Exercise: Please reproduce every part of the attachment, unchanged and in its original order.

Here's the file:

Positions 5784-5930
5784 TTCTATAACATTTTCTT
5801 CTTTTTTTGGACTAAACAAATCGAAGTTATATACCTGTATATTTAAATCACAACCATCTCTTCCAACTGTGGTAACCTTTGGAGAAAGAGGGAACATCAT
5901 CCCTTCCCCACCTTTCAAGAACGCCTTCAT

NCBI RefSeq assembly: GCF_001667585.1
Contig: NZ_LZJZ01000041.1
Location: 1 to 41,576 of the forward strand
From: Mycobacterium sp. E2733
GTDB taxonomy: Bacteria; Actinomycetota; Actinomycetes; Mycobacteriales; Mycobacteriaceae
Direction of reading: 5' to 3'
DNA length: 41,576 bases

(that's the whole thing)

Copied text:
Positions 5784-5930
5784 TTCTATAACATTTTCTT
5801 CTTTTTTTGGACTAAACAAATCGAAGTTATATACCTGTATATTTAAATCACAACCATCTCTTCCAACTGTGGTAACCTTTGGAGAAAGAGGGAACATCAT
5901 CCCTTCCCCACCTTTCAAGAACGCCTTCAT

NCBI RefSeq assembly: GCF_001667585.1
Contig: NZ_LZJZ01000041.1
Location: 1 to 41,576 of the forward strand
From: Mycobacterium sp. E2733
GTDB taxonomy: Bacteria; Actinomycetota; Actinomycetes; Mycobacteriales; Mycobacteriaceae
Direction of reading: 5' to 3'
DNA length: 41,576 bases